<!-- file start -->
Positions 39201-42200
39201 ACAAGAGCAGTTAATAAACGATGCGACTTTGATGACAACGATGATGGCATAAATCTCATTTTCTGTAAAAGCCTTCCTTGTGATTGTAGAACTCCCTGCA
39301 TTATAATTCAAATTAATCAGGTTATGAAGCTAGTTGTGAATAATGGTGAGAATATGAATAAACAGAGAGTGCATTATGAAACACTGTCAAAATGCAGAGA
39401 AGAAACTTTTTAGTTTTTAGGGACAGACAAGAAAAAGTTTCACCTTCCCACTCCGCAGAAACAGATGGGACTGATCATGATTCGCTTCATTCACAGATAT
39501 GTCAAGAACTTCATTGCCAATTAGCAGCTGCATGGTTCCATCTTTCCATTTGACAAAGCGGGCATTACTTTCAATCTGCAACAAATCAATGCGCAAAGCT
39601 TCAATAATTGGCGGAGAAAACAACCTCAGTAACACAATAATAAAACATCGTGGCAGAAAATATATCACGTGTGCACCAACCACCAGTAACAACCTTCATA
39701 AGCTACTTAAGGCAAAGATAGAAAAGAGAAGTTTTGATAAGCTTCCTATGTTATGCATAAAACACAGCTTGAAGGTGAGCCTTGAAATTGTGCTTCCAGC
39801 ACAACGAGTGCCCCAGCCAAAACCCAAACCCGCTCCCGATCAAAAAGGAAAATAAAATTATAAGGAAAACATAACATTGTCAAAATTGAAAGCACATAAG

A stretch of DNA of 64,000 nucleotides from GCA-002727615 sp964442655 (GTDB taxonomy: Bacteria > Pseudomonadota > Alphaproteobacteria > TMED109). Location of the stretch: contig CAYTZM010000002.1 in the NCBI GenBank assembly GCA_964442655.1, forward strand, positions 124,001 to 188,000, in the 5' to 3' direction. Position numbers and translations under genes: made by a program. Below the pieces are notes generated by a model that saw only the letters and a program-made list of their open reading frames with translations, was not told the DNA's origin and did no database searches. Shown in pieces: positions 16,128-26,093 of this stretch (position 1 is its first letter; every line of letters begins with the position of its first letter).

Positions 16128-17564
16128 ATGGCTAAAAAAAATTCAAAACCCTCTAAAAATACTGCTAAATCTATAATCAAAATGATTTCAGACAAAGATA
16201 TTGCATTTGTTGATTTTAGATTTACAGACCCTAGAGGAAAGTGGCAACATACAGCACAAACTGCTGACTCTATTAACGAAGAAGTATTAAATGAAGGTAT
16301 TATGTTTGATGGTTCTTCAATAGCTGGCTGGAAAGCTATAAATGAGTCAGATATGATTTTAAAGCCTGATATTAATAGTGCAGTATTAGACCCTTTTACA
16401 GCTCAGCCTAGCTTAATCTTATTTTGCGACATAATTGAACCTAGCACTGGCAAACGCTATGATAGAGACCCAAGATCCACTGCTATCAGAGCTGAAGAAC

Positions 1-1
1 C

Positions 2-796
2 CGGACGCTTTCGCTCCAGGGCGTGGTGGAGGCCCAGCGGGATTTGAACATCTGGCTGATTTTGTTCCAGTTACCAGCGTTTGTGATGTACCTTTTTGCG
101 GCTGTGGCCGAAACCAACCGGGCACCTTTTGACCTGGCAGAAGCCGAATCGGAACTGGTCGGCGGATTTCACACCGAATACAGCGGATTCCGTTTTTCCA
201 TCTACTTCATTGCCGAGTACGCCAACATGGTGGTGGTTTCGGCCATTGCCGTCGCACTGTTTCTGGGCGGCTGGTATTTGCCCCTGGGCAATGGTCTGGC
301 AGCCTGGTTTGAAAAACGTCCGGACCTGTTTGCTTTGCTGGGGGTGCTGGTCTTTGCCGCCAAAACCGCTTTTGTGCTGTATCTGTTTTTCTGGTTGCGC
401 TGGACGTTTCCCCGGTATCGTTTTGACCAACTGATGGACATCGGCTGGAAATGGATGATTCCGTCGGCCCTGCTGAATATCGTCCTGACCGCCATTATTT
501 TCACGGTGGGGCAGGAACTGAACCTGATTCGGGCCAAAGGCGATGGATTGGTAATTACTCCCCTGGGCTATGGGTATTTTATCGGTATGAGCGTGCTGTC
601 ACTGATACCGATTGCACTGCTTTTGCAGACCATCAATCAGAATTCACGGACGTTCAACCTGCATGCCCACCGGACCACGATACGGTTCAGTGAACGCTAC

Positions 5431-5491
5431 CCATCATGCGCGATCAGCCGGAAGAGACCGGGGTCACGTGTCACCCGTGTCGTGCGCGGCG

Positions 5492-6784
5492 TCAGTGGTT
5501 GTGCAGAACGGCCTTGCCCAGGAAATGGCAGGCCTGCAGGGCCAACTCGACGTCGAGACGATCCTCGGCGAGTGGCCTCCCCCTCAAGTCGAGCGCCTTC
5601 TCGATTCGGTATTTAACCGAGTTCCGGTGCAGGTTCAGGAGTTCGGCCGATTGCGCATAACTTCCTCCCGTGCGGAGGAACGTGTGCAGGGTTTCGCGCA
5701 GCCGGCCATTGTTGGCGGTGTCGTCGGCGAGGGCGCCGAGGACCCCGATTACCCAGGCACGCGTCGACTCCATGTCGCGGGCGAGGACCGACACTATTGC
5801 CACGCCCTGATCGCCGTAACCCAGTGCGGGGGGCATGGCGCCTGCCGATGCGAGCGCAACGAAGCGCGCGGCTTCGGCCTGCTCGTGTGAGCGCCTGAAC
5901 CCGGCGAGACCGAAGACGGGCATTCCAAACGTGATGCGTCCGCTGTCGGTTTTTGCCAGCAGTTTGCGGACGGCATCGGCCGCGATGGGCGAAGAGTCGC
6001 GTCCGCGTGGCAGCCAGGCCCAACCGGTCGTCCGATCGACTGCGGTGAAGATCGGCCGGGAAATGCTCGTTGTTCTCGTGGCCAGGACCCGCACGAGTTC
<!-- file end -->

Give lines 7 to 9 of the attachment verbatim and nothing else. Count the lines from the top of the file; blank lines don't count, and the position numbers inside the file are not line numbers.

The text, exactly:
39701 AGCTACTTAAGGCAAAGATAGAAAAGAGAAGTTTTGATAAGCTTCCTATGTTATGCATAAAACACAGCTTGAAGGTGAGCCTTGAAATTGTGCTTCCAGC
39801 ACAACGAGTGCCCCAGCCAAAACCCAAACCCGCTCCCGATCAAAAAGGAAAATAAAATTATAAGGAAAACATAACATTGTCAAAATTGAAAGCACATAAG

A stretch of DNA of 64,000 nucleotides from GCA-002727615 sp964442655 (GTDB taxonomy: Bacteria > Pseudomonadota > Alphaproteobacteria > TMED109). Location of the stretch: contig CAYTZM010000002.1 in the NCBI GenBank assembly GCA_964442655.1, forward strand, positions 124,001 to 188,000, in the 5' to 3' direction. Position numbers and translations under genes: made by a program. Below the pieces are notes generated by a model that saw only the letters and a program-made list of their open reading frames with translations, was not told the DNA's origin and did no database searches. Shown in pieces: positions 16,128-26,093 of this stretch (position 1 is its first letter; every line of letters begins with the position of its first letter).